Obamacare has struck again. Last week, 3M announced plans to drop health benefits for retirees, citing the new law’s impact as a contributor in its decision.
In 2013, 3M retirees who qualify for Medicare will lose their current employer-sponsored health benefits, and instead receive a health reimbursement account (HRA) with which to buy a Medicare plan.
In 2015, this policy will extend to all 3M retirees. Those who do not qualify for Medicare will be able to use their HRA to purchase a health plan in the new federally mandated insurance exchanges.
The Wall Street Journal reports that 3M claimed “the recently enacted health care reform law has fundamentally changed the health care insurance market.” The company added that cheaper options in the marketplace encouraged their decision. However, reports show that the new law will not curb health care costs. So while other options will be more affordable under the new law for employers and consumers, it’s not because they offer better value. Instead, a larger share of costs will be picked up by Washington, courtesy of federal taxpayers.
Several provisions in the legislation create incentives for employers to drop health benefits. In this case, it was likely the elimination of tax deductibility for federal subsidies for retiree prescription drug coverage, as 3M’s coverage elimination date coincides with enactment of this part of the bill.
Employer penalties offer another reason for businesses to drop health coverage. It’s more beneficial for employers with a large proportion of low-income workers to stop offering health benefits, but the success that Obamacare supporters claim hinges on employers continuing to offer current health benefits. Favorable cost projections for the overhaul also heavily rely on this assumption. Reality is likely to be quite different.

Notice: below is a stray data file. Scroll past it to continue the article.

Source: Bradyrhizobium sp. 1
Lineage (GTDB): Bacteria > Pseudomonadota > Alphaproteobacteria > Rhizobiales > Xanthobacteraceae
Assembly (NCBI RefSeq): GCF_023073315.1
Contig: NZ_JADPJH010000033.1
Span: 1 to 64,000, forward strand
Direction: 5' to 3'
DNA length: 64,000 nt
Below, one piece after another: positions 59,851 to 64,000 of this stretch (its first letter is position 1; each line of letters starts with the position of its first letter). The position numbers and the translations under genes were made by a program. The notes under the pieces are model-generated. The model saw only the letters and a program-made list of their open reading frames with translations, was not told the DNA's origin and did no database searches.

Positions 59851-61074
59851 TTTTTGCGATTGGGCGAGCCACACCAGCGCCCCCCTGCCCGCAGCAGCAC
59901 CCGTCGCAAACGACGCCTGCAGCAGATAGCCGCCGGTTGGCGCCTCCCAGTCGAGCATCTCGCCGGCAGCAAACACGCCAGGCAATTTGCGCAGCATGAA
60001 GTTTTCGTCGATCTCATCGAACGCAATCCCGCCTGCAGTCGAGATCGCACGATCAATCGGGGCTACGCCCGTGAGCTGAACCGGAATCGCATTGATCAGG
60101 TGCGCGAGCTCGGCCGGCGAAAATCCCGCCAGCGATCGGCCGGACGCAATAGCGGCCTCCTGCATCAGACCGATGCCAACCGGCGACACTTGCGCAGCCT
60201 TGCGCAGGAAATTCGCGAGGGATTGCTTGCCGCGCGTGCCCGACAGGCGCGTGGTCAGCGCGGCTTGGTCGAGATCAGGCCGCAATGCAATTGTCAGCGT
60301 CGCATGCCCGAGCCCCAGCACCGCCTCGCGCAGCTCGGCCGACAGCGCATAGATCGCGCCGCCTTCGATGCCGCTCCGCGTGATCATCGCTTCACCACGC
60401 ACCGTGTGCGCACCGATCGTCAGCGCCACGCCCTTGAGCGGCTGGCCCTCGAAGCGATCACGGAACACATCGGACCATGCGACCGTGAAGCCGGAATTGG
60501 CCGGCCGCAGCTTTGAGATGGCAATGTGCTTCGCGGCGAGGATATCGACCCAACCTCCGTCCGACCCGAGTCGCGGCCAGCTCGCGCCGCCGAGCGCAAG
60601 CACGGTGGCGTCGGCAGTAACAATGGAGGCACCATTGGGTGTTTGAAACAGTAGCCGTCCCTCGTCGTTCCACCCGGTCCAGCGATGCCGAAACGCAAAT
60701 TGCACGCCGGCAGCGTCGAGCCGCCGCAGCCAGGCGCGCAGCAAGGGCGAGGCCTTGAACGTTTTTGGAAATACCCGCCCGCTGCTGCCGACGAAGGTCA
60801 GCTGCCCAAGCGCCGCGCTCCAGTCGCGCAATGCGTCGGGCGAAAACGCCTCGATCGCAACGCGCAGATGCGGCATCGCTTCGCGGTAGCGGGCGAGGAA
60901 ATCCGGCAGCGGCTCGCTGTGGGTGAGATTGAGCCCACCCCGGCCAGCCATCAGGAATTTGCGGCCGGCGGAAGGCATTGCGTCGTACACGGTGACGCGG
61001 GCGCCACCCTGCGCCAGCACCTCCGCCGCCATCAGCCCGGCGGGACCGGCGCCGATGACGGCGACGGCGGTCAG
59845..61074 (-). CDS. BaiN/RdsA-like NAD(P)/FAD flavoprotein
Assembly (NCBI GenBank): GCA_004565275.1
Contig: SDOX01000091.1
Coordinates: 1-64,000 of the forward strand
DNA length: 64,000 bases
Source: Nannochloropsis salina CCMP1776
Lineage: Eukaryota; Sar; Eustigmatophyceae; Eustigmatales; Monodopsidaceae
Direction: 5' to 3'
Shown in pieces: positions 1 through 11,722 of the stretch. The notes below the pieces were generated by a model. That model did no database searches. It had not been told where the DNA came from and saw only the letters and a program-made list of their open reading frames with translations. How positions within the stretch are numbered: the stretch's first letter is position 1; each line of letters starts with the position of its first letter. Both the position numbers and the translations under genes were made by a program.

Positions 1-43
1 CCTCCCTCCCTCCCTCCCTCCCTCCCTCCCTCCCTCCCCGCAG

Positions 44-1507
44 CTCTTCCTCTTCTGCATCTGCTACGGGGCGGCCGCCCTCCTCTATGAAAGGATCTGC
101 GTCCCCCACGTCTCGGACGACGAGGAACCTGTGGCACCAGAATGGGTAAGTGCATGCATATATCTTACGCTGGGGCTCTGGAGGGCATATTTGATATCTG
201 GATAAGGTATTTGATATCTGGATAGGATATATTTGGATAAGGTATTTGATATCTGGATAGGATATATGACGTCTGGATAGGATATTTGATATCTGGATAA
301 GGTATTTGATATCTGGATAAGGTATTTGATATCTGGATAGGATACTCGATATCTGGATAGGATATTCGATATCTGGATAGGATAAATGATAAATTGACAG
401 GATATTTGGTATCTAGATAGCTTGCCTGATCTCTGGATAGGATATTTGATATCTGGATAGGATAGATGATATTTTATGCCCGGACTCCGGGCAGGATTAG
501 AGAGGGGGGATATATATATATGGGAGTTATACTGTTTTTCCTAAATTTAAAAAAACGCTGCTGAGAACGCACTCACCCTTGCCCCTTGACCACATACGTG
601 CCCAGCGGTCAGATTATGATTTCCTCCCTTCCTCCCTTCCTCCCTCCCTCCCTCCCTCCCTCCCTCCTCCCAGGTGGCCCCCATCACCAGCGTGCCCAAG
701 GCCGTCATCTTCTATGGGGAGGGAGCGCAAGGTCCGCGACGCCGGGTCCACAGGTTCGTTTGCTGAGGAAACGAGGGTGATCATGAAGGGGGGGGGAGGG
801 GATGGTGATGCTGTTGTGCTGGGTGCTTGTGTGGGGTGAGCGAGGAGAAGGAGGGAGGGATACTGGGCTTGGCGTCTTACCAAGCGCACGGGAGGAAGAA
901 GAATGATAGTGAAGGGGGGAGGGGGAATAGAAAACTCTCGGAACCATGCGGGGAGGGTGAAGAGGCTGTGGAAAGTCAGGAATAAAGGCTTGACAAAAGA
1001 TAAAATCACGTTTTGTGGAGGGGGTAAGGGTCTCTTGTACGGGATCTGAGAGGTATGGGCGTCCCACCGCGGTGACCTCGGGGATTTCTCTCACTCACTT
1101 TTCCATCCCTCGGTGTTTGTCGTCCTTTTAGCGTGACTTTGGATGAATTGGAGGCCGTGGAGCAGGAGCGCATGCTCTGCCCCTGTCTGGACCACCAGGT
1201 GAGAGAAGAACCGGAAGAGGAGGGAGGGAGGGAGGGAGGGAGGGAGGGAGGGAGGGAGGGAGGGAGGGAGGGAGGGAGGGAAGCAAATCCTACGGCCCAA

As more employers find it beneficial to end health coverage—former Congressional Budget Office Director Douglas Holtz-Eakin predicts will be the case—the cost of Obamacare for taxpayers will soar because of the growing reliance on government health programs and subsidies.
Technically, moving from employer-sponsored health benefits that offer defined benefits to defined-contribution HRAs is a positive change for 3M retirees. Defined contribution plans empower patients to choose the health plan that best meets their personal needs.
But in this case, the change is an unplanned consequence incompatible with system created by new law. To learn more about the right way to create a defined contribution system, check out “Utah’s Defined-Contribution Option: Patient-Centered Health Care.”